A lightning forms a strong electric current, which is created, when in a medium (for example air) a large number of free charges is produced by strong electric fields. During a thunderstorm usually high elevations from earth (for example skyscrapers) are more often affected by lightning strokes.
Investigate how the electric field between a thundercloud and the earth ground is distributed in the area next to a skyscraper. Consider the thundercloud and the ground as parallel electrodes. Simulating a high building one of the electrodes will be configured with a sharp elevation.
- No electrolyte required
- Direct measurement of potential with high resistance voltmeter
- Measuring points can be transferred (pressed through) onto a sheet of white paper during measurement
- Measure the distribution of the potential within the electric field and derive the electric field pattern.
- Observe how the electric field changes in the area of the tip electrode and transfer your observations to the situation of a thunderstorm.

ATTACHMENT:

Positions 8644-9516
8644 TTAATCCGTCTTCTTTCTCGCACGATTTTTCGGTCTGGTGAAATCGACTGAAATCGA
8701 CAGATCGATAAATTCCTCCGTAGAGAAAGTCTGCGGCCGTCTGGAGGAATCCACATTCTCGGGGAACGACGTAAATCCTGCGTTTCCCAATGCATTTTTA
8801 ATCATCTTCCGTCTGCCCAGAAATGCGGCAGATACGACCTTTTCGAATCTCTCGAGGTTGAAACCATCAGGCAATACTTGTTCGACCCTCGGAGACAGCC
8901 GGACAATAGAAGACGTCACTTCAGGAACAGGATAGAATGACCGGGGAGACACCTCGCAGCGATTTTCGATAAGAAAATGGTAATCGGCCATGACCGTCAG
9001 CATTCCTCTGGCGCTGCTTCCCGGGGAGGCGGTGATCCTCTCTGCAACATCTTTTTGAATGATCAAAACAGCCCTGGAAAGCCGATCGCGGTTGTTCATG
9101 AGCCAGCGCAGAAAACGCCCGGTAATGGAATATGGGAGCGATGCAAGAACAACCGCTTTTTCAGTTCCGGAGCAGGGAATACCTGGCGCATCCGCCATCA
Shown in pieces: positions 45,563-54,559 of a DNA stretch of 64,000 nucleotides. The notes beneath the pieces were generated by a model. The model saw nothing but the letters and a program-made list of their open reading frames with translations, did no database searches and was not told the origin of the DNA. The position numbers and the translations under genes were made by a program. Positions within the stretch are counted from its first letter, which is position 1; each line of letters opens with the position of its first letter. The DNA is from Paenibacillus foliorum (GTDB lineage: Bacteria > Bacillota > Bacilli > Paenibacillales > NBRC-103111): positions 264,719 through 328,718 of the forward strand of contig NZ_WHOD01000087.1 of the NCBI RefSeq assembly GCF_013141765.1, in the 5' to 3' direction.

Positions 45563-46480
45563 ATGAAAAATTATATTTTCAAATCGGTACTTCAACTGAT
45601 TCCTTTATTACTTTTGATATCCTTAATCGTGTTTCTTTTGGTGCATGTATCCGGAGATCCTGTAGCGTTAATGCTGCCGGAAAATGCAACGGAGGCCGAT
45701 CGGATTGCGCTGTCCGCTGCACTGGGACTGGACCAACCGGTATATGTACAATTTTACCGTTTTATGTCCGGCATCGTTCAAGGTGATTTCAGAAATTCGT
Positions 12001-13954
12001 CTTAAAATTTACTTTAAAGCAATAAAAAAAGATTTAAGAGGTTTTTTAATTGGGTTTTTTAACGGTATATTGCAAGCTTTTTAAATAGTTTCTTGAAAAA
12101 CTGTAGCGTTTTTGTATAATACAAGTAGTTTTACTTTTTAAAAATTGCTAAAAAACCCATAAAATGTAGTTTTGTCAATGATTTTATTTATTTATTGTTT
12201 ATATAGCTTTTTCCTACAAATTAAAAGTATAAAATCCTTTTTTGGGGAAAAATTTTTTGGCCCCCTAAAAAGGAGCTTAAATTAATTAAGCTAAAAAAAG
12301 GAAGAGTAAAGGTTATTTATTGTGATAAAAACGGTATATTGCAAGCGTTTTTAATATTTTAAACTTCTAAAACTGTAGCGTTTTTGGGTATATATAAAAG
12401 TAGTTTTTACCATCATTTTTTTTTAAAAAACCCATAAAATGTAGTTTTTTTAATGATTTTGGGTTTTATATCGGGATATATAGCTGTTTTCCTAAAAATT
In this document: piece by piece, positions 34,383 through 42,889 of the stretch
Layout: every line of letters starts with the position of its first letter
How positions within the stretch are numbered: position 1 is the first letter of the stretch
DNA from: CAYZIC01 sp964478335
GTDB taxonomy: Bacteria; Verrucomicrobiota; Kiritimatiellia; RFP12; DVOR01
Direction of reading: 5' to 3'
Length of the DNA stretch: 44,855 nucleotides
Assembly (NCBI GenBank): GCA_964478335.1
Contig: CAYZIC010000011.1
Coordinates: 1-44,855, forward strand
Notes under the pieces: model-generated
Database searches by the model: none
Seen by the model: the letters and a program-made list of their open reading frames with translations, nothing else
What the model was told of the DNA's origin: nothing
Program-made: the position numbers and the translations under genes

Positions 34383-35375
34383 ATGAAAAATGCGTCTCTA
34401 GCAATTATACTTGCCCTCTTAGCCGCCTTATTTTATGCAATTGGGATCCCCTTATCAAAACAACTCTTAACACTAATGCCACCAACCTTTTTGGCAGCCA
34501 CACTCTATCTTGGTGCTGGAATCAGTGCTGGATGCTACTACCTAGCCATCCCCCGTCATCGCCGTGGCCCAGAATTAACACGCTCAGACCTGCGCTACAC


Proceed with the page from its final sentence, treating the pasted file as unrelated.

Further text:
What you can learn about
With this experiment the students will investigate how a lightning is created during a thunderstorm and why elevations from the earth such as skyscrapers have a higher risk of being struck. In the experiment the students will simulate the electric field between a thundercloud and the earth ground by two parallel rod electrodes. One of the electrodes contains a tip-shape electrode, which changes the homogeneous electric field the same way a skyscraper will change the field between thundercloud and earth ground.